ASTM – Measures That Matter
The American Society for Testing and Materials (ASTM) recognized the need for uniform procedures that can be duplicated and verified by laboratories in any location. The official publication of ASTM International is called Standardization News.
Founded in 1898 and completely voluntary, ASTM is now one of the largest non-profit standards development systems in the world. The organization currently has 134 committees that write standardised test methods for materials, products, systems and services.
More than 8500 ASTM specifications have been established for products as diverse as metal, paint, plastics, textiles, energy, consumer products, medical services and instruments, and the environment. Developing standard measurement methods is part of the task of ASTM.
What follows here are a few of the tests commonly used to evaluate motor oil performance.
ASTM D-445 - Kinematic Viscosity
Kinematic Viscosity is the amount of time, in centistokes (mm2/s), that it takes for a specified volume of fluid to flow, under the force of gravity, through a fixed diameter orifice at a given temperature. Since kinematic viscosity varies inversely with temperature, its value is meaningless unless the temperature at which it is determined is given.
Kinematic viscosity is determined by using a Capillary Tube Viscometer.
The kinematic viscosity is calculated by multiplying the measured flow time by the calibration constant for that viscometer and is then reported in centistokes at a given temperature (usually 100°C and 40°C).
The proper operation of equipment depends on the proper kinematic viscosity of the oil at operating temperatures (usually around 100°C).
ASTM D-2270 - Viscosity Index
The Viscosity Index (VI) is an arbitrary measure of the variation in the kinematic viscosity of oil due to changes in temperature between 40°C and 100°C. For example, a higher viscosity index indicates that the kinematic viscosity of the lubricant will decrease very little when the temperature is increased.
The VI is simply reported as a numerical value that has no units. A high Viscosity Index is desirable. The higher the viscosity index the better the motor oils will perform in temperature extremes.
ASTM D-3829 - Borderline Pumping Temperature (BPT)
The Borderline Pumping Temperature Test (BPT) measures the lowest temperature at which an oil can be continuously and adequately supplied to the oil pump inlet of an engine. As the name suggests, the lower the number, the better the oil circulates in cold weather.
Cold Pumping viscosity is usually determined by using a Mini Rotary Viscometer (MRV).
This test covers the prediction of the borderline pumping temperature (BPT) of engine oils through the use of a 16 h cooling cycle over the temperature range from 0 °C to −40 °C. The precision is stated for temps from –34 °C to –15 °C.
Synthetic oils are famed for their extremely low temperature pumpability and protection.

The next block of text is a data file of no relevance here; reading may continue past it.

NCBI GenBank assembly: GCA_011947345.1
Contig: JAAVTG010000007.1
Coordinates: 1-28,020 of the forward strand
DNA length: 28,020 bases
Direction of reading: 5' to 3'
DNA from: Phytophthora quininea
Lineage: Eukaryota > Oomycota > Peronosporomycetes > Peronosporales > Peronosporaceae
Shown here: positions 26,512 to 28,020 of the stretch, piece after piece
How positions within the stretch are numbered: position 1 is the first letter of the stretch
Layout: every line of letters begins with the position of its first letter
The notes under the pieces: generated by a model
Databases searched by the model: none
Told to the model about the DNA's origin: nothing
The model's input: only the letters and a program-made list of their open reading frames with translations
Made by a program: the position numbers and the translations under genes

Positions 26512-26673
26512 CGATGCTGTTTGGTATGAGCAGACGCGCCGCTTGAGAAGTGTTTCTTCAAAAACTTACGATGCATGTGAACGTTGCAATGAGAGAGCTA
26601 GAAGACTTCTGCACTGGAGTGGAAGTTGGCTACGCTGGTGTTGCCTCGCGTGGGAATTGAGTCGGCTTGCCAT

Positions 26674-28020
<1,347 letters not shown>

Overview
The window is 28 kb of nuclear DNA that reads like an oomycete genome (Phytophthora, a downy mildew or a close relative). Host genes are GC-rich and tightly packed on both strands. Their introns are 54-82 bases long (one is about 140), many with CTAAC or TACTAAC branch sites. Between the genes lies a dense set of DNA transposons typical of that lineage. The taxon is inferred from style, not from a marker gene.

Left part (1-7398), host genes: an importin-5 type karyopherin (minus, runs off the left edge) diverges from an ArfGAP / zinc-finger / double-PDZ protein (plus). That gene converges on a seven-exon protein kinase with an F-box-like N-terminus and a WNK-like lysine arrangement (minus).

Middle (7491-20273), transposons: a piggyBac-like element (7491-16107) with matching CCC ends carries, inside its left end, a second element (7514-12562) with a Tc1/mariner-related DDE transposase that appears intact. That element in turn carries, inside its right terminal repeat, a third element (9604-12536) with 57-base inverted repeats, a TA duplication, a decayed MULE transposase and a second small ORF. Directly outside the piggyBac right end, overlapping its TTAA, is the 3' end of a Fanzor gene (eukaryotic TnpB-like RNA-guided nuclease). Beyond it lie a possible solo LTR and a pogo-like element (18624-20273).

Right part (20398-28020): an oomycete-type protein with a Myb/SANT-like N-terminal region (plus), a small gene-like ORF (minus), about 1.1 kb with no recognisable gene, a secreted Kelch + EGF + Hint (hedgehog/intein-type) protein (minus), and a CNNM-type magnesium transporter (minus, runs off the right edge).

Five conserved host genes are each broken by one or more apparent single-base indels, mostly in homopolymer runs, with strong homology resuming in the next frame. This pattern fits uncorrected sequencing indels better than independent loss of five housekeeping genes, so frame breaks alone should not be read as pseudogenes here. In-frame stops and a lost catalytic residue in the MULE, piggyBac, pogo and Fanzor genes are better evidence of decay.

ASTM D-4172B - Four Ball Wear Test
The Four Ball Wear Test can be used to determine the relative wear preventive properties of lubricating fluids in sliding contact under the prescribed test conditions.
The test involves three fixed balls in a bath of lubricant with a fourth ball in rolling contact under pressure at a specific level of severity.
Wear protection is gauged by measuring the wear scar that develops. A smaller wear scar means better protection in typical engine operations.
AMSOIL Synthetic Oils consistently outperform the competition in the Four Ball Wear Test.
ASTM D-4683 – High-Temperature High-Shear (HTHS) Viscosity
Viscosity at the shear rate and temperature of this High-temperature High-shear test method is thought to be representative of the condition encountered in certain areas of an engine when operating under load in severe service conditions.
In this method, the viscosity of fluid is measured using a High-Temperature High-Shear Capillary Viscometer.
This viscometer uses a closely fitted rotor inside a matched stator to subject the fluid to a 1X106 s-1 shear rate at 150°C.
The rotor exhibits a reactive torque response when it encounters resistance from oil that fills the area between the rotor and the stator. This torque is measured and compared to calibration oils with known torque values to determine the viscosity of the test oil. The resulting viscosity is then reported in units of centipoise (cP).
Lubricants with high scores, such as AMSOIL’s products, maintain their viscosity in high temperatures after exposure to high shear. This means that they continue to protect bearings even after exposure to severe service conditions.
ASTM D-4684 – Yield Stress and Apparent Viscosity at Low Temperature
When a fluid is cooled, the rate and duration of cooling may affect the oil’s yield stress and apparent viscosity.
In this test method, oil is cooled slowly through a temperature range in which wax crystallization is known to occur, followed by rapid cooling to the final test temperature.
The Cold Pumpability test is always conducted at 5°C colder than the Cold Cranking test to ensure the pump can deliver the oil to the bearings.
Cold Pumping viscosity is determined by using a Mini Rotary Viscometer (MRV).